Franschhoek Literary Festival is just around the corner. The programme has something for everyone, unless you’re Ace Magashule. Here’s a preview from The Reading List.
The annual Franschhoek Literary Festival has made its baker’s dozen: the thirteenth edition takes place from 17 to 19 May.
What, you haven’t bought tickets yet?
Look, do it now, if for no other reason than, nestled as it is in the picturesque Cape Winelands, Franschhoek’s crisp mountain air and bright winter sunshine make the perfect companions for bookish discussion.
Don’t forget your Fitbit: the festival takes place across just a couple of streets in the tiny town, so you’re able to meander from event to event on foot.
As usual, the programme has something for everyone, from crime fiction to fantasy, from political exposés to biography, as well as discussions on how to get published, how to juggle writing and a full-time job, and how to go about marketing your books.
We recommend setting aside half an hour to check out the programme in full here. But for those pressed for time (i.e., all of us), here are six not-to-be-missed events.
No. 2. Author and activist Greg Mills and former finance minister of Zimbabwe Tendai Biti discuss their new book, Democracy Works: Rewiring Politics to Africa’s Advantage, tackling how democracy can better serve the cause of lessening inequality. Jacques Rousseau chairs.
No. 9. A masterclass on historical research and writing history with none other than Simon Sebag Montefiore? Erm, yes, please. (Also: read his book The Romanovs like, today.)
No. 31. Harris Dousemetzis, the author of the revelatory work on Dimitri Tsafendas, The Man Who Killed Apartheid, sits with Wandile Ngcaweni (We Are No Longer at Ease) and the Daily Maverick’s own Zapiro (WTF to face Tom Eaton’s prod on comfort zones and taking risks.
No. 50. Across Africa, elephants are being poached at an average rate of one every 15 minutes. Colin Bell and Don Pinnock join Dan Wylie to talk with John Maytham about their extraordinary new book, The Last Elephants.
No. 72. The DM’s own Pieter-Louis Myburgh, whose Gangster State has been causing a stir, to put it mildly, will be in conversation with Cape Talk journalist Lester Kiewit. (Can’t make it? Try event 102, where P-L will be talking to political analyst Ralph Mathekga.)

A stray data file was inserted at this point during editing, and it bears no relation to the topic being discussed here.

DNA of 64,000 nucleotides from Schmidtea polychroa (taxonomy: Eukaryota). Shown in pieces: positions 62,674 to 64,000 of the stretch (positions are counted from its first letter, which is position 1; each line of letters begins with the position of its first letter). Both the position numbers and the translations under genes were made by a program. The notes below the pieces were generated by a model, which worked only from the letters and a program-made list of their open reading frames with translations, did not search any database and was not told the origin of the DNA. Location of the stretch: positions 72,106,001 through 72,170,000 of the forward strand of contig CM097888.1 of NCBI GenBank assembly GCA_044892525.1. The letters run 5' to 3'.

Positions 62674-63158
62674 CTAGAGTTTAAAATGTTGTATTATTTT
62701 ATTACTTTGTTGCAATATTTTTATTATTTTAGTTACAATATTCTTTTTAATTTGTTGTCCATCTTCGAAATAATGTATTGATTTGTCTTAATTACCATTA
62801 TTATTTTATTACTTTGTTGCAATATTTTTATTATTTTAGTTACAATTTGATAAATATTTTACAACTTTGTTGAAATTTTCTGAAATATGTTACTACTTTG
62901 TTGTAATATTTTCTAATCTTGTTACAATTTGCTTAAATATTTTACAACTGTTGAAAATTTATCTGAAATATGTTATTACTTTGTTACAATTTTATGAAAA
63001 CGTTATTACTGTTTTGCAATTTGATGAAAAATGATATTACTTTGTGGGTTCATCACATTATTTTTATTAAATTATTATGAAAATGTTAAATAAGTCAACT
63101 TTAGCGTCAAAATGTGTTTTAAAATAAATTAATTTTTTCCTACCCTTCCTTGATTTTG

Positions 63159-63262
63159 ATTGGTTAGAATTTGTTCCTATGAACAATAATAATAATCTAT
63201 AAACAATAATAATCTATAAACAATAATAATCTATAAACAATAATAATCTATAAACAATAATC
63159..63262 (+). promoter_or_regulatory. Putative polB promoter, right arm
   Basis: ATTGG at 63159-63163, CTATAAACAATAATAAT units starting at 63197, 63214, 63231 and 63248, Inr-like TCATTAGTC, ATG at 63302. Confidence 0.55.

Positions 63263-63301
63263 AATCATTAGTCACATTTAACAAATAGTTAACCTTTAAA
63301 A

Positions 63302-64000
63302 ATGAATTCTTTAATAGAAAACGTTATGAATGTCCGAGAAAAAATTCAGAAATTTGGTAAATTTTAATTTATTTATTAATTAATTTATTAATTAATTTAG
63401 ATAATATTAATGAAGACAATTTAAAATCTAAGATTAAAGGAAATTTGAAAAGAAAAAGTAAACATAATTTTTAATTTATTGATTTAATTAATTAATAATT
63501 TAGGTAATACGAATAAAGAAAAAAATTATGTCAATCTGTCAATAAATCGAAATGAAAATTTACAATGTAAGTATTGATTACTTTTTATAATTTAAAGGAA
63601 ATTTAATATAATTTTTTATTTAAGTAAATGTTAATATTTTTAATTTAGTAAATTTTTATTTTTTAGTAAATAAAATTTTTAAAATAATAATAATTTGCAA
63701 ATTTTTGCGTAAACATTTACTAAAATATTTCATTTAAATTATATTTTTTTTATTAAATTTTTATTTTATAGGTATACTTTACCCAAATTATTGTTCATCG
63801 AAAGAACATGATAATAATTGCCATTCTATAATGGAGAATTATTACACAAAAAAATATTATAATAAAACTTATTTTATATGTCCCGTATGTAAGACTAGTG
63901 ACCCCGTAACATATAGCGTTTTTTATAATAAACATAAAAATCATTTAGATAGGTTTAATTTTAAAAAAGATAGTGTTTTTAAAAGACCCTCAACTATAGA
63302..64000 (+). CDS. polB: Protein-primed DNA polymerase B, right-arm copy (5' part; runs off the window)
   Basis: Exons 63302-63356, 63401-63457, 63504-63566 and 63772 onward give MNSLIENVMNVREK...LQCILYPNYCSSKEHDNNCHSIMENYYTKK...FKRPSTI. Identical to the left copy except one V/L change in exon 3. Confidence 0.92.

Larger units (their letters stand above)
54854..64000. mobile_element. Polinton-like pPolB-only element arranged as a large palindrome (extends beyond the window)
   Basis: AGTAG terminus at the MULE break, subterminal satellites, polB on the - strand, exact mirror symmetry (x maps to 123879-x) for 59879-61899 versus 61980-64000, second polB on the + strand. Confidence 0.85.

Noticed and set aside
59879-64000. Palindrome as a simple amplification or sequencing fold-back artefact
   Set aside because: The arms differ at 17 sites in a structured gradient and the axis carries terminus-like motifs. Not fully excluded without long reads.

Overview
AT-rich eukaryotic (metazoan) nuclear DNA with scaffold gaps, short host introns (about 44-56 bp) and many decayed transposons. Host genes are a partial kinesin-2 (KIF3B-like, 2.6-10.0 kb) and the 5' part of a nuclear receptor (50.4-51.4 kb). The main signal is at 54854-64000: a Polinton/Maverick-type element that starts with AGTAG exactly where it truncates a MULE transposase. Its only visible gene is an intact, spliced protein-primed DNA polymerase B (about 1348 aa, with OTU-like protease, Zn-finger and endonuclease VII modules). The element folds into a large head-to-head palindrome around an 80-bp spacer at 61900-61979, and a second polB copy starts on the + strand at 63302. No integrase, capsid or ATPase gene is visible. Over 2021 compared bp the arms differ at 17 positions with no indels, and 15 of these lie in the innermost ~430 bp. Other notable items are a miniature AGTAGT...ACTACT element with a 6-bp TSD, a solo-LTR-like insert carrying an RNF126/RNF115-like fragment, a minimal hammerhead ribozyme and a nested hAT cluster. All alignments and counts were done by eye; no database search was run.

No. 104. Hear about the ups and downs of travel writing with Lerato Mogoathle, author of Vagabond, a hilarious and honest account of five years of living as a drifter in Africa, Erns Grundling, whose book Walk It Off documents his participation in the Camino de Santiago pilgrimage in Spain, and Sihle Khumalo, whose Rainbow Nation My Zulu Arse recounts his explorations of the bizarre and hidden in South Africa. Columnist Darrel Bristow-Bovey is in the chair.
We also like the look of events 6, 7, 14, 18, 24, 27, 29, 31, 46, 48, 59, 63, 73, 86, 89 and 96. Look ’em up.
PS – There are book discussions, and then there are the other main highlights of the festival: food and drink. Try the filet mignon at The French Connection, and, of course, at least one evening at the Elephant & Barrel is mandatory, where you can make some bad choices involving liquid refreshment. ML
Visit The Reading List at readinglist.click for South African book news daily.
Watch Pauli van Wyk’s Cat Play The Piano Here!
No, not really. But now that we have your attention, we wanted to tell you a little bit about what happened at SARS.
Tom Moyane and his cronies bequeathed South Africa with a R48-billion tax shortfall, as of February 2018. It’s the only thing that grew under Moyane’s tenure… the year before, the hole had been R30.7-billion. And to fund those shortfalls, you know who has to cough up? You – the South African taxpayer.
It was the sterling work of a team of investigative journalists, Scorpio’s Pauli van Wyk and Marianne Thamm along with our great friends at amaBhungane, that caused the SARS capturers to be finally flushed out of the system. Moyane, Makwakwa… the lot of them… gone.
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So, if you feel so inclined, and would like a way to support the cause, please join our community of Maverick Insiders…. you could view it as the opposite of a sin tax. And if you are already Maverick Insider, tell your mother, call a friend, whisper to your loved one, shout at your boss, write to a stranger, announce it on your social network. The battle for the future of South Africa is on, and you can be part of it.